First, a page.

Comparative Analysis of Public Policies to Address Harmful Algal Blooms
Authors: Christopher Cuevas, David Kaplan
Faculty Mentor: David Kaplan
College: Herbert Wertheim College of Engineering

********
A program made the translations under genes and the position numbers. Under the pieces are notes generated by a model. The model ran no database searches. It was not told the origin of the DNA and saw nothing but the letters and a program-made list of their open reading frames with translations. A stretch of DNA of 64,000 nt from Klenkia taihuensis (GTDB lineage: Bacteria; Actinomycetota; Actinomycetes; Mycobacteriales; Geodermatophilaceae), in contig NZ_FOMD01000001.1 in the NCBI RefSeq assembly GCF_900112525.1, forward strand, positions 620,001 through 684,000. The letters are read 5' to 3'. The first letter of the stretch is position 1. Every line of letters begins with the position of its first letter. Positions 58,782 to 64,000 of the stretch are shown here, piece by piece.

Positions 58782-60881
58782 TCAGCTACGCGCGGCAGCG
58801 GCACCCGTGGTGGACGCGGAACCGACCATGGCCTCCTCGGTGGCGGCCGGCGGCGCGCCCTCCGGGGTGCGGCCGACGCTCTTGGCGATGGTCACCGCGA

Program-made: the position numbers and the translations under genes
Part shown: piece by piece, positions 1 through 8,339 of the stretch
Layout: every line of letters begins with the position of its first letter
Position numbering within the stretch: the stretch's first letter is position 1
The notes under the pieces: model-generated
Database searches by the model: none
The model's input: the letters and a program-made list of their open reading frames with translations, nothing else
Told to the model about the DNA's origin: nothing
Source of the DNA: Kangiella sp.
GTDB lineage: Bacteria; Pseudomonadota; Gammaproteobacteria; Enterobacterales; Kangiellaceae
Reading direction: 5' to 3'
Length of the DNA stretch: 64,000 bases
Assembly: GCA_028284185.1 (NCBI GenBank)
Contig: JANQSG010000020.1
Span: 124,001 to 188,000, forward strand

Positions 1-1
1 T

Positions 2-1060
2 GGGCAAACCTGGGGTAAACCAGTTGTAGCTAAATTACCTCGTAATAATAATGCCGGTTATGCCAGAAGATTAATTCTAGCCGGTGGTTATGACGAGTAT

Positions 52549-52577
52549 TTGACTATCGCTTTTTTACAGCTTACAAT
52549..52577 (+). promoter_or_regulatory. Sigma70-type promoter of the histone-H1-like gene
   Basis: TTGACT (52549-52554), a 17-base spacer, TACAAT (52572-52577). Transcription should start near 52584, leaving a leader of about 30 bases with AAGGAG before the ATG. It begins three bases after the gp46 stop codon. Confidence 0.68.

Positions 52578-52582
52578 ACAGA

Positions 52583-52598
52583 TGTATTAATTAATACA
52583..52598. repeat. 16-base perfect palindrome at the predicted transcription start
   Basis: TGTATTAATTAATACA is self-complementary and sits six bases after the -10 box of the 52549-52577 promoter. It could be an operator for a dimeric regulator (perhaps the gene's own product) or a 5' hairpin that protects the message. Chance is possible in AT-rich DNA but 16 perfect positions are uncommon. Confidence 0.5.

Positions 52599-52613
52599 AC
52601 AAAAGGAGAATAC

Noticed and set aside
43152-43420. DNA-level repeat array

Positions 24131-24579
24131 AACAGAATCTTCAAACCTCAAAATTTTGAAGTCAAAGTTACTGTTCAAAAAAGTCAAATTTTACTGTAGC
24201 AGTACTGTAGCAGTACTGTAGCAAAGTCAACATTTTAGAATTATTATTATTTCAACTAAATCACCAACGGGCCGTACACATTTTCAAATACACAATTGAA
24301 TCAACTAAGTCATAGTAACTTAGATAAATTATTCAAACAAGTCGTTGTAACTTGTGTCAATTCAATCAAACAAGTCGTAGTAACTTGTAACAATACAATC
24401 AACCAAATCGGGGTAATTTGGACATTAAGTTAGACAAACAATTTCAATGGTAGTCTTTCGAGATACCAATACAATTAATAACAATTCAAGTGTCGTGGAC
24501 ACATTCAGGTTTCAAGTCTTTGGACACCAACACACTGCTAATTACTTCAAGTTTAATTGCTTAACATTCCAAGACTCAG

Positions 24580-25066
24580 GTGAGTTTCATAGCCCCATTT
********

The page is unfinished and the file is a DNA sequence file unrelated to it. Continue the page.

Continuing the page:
Harmful algal blooms (HABs) found in both fresh- and saltwater ecosystems throughout the United States pose unique challenges for environmental policy and water resource management. Excess anthropogenic phosphorus and nitrogen flows from agriculture and septic systems are responsible for the modern proliferation of HABs in all 50 states, with substantial ecological and environmental consequences. Florida, a state with 18.5% water area, over 8000 miles of coastline, and a population growth rate exceeding 250,000 people per year, is particularly vulnerable to HABs. The state’s nature-based tourism economy is contrasted against other major economic sectors that have substantial negative environmental impacts, including phosphate mining and agriculture. Despite substantial negative economic impact and media attention from recent HAB events, Florida’s state government has only recently begun to make HAB mitigation a major policy priority. By analyzing a series of cases of other regions facing HABs, including the Chesapeake Bay, Lake Erie, Lake Champlain, and the Gulf of Maine, this study seeks to highlight the effectiveness of state and regional environmental policy efforts to mitigate HABs. This analysis can be used to suggest potential policy options for addressing HAB mitigation in Florida.
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